Godzilla vs. Kong” was once again muscled out of the top China box office slot by local drama “Sister” thanks to a $13.2 million third weekend cume that was no match for the latter’s $21 million.

Its China tally was a touch less than its $13.4 million second weekend sales in North America. Though “Godzilla” is being hailed Stateside as the highest grossing film domestically since the pandemic began for its $69.5 million cume to date, that figure is less than half its earnings in China thus far.

The Legendary and Warner Bros. title has now grossed a total of $165 million in China since its March 26 release, with data from the Maoyan platform predicting that it will bow out with a final cume of $188 million. But whatever its final tally, China will certainly far and away end up its top market worldwide.

Even so, the monster movie was smacked down by “Sister,” the much quieter and lower-budget Chinese drama from first time helmer Yin Ruoxin. The film tackles the issue of gender bias within families that value sons more than daughters, exploring the pervasive sexism that still plagues many family dynamics through the story of a young woman who must take care of her much younger brother after their parents die in a car crash.

It stars Xiao Yang, the “Detective Chinatown” franchise star who is one half of the popular satirical music duo the Chopstick Brothers, and Wendy Zhang Zifeng (“Detective Chinatown,” “Go Brother!”). Zhang also anchors Yin’s next film, “Farewell, My Lad,” which is oddly set to hit screens alongside “Sister” after its April 16 debut.

In third place this weekend was the local animation “Monkey King Reborn,” yet another riff off of the classic “Journey to the West,” which earned $2.7 million.

The family drama “The Eleventh Chapter,” written, directed by and starring Chen Jianbin (“A Cool Fish,” “Longest Day in Chang’an”), was fourth with sales of $1.61 million.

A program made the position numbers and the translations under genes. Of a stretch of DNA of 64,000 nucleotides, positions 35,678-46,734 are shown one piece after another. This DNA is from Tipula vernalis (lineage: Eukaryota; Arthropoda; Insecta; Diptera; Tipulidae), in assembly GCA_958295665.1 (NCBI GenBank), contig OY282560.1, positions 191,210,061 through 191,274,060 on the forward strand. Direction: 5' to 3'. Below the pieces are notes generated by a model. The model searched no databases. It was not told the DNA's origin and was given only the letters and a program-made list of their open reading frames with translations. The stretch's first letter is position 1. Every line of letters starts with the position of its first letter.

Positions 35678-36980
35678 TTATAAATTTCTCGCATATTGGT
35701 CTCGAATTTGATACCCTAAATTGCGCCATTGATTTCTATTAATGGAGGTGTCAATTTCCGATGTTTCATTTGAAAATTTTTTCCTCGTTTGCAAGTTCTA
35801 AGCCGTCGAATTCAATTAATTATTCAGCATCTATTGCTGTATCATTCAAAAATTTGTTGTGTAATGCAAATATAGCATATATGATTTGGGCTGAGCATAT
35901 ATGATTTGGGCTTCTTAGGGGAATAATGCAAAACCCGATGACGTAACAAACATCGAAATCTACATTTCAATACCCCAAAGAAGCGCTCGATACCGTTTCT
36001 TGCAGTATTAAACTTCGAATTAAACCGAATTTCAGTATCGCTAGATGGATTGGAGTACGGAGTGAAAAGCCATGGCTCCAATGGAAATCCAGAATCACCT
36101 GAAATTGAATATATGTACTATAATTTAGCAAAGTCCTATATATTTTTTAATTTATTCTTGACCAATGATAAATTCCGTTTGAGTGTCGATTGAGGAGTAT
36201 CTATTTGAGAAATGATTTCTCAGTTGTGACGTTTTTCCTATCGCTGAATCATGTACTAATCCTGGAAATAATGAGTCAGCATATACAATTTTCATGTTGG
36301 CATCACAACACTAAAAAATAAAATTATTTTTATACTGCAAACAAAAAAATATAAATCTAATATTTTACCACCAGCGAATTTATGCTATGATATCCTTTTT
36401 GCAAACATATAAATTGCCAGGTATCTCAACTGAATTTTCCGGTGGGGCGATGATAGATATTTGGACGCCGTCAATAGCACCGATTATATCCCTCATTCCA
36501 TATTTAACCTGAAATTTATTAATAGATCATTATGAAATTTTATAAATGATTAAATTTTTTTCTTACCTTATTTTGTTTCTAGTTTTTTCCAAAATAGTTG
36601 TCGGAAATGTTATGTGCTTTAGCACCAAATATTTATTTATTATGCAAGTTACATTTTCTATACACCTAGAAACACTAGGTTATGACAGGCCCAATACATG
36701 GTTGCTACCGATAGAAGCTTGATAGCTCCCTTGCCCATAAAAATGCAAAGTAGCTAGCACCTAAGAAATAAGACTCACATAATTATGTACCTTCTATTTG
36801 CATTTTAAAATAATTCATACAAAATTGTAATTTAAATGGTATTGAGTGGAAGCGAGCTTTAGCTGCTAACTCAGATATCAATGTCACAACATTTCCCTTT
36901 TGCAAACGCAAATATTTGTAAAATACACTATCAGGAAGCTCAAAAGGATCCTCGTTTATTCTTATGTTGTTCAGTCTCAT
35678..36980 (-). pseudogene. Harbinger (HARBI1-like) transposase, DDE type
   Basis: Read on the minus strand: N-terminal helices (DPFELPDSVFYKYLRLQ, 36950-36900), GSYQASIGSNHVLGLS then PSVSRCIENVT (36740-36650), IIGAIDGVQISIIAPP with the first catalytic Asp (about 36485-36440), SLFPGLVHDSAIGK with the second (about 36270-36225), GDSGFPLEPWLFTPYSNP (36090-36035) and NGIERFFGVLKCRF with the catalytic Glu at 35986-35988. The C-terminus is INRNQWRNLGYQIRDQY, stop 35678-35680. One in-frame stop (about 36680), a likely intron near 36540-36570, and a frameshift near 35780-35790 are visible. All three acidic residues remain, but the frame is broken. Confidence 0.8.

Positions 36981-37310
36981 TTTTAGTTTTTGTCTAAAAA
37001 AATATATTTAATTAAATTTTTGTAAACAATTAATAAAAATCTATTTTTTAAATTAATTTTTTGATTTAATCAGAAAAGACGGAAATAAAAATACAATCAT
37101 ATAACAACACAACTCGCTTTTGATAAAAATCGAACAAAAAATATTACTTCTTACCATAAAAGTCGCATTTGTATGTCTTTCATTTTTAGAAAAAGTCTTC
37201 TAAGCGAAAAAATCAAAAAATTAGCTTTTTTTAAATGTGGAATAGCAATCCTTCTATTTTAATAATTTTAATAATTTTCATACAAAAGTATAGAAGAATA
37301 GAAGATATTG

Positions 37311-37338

Netflix last week announced that it had acquired multi-territory streaming rights to Chinese fantasy film “Super Me,” the tale of a struggling screenwriter who gains powers that allow him to enrich himself. It will debut in North America on May 8. The film grossed a rather disappointing $1.07 million in its China debut weekend, coming in fifth.

The title is directed by Zhang Chong, a producer of the third and fourth installments of the infamous “Tiny Times” franchise, and stars Taiwan’s Darren Wang (“Our Times”) and Song Jia (Lou Ye’s “The Shadow Play”). It was produced by Baima Film and Hehe Pictures, and was originally set to premiere in 2019, but its debut was cancelled by its distributor at the time.

No other titles made more than $1 million this weekend. The controversial Xinjiang-set musical “Wings of Song,” part of the country’s propaganda efforts to push back against international criticism of its treatment of its citizens, grossed a further $524,000, bringing its 14-day cume up to $1.11 million. It seeks to depict how happy and idyllic life is in a region where Beijing has arbitrarily detained up to two million ethnic minority residents in a campaign U.S. officials have referred to as a genocide.

James Cameron’s “Avatar” grossed a further $908,000, bringing its China sales in the month since its March 12 re-release up to $56 million.